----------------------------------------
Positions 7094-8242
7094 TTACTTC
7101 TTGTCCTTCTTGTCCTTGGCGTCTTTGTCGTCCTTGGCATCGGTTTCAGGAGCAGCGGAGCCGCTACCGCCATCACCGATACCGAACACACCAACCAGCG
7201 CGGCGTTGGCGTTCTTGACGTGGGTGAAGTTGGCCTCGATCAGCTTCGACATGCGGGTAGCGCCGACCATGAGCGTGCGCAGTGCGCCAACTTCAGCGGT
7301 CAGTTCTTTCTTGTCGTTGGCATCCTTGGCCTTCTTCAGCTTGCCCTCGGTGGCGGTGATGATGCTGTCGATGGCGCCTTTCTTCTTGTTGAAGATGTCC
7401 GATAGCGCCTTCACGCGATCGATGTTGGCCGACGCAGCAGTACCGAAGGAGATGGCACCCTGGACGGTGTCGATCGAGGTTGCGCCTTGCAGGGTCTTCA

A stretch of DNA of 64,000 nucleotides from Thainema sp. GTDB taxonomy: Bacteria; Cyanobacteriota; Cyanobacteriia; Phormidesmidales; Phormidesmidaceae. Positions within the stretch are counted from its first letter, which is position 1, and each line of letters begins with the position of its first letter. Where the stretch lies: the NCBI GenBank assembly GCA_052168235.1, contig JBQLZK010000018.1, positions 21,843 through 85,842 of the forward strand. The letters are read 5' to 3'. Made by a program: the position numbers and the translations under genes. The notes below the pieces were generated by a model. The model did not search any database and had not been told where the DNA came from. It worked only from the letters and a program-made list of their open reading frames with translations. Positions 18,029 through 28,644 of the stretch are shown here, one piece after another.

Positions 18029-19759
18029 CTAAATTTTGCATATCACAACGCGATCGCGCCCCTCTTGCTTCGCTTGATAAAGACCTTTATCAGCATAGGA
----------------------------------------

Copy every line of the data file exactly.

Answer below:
Positions 7094-8242
7094 TTACTTC
7101 TTGTCCTTCTTGTCCTTGGCGTCTTTGTCGTCCTTGGCATCGGTTTCAGGAGCAGCGGAGCCGCTACCGCCATCACCGATACCGAACACACCAACCAGCG
7201 CGGCGTTGGCGTTCTTGACGTGGGTGAAGTTGGCCTCGATCAGCTTCGACATGCGGGTAGCGCCGACCATGAGCGTGCGCAGTGCGCCAACTTCAGCGGT
7301 CAGTTCTTTCTTGTCGTTGGCATCCTTGGCCTTCTTCAGCTTGCCCTCGGTGGCGGTGATGATGCTGTCGATGGCGCCTTTCTTCTTGTTGAAGATGTCC
7401 GATAGCGCCTTCACGCGATCGATGTTGGCCGACGCAGCAGTACCGAAGGAGATGGCACCCTGGACGGTGTCGATCGAGGTTGCGCCTTGCAGGGTCTTCA

A stretch of DNA of 64,000 nucleotides from Thainema sp. GTDB taxonomy: Bacteria; Cyanobacteriota; Cyanobacteriia; Phormidesmidales; Phormidesmidaceae. Positions within the stretch are counted from its first letter, which is position 1, and each line of letters begins with the position of its first letter. Where the stretch lies: the NCBI GenBank assembly GCA_052168235.1, contig JBQLZK010000018.1, positions 21,843 through 85,842 of the forward strand. The letters are read 5' to 3'. Made by a program: the position numbers and the translations under genes. The notes below the pieces were generated by a model. The model did not search any database and had not been told where the DNA came from. It worked only from the letters and a program-made list of their open reading frames with translations. Positions 18,029 through 28,644 of the stretch are shown here, one piece after another.

Positions 18029-19759
18029 CTAAATTTTGCATATCACAACGCGATCGCGCCCCTCTTGCTTCGCTTGATAAAGACCTTTATCAGCATAGGA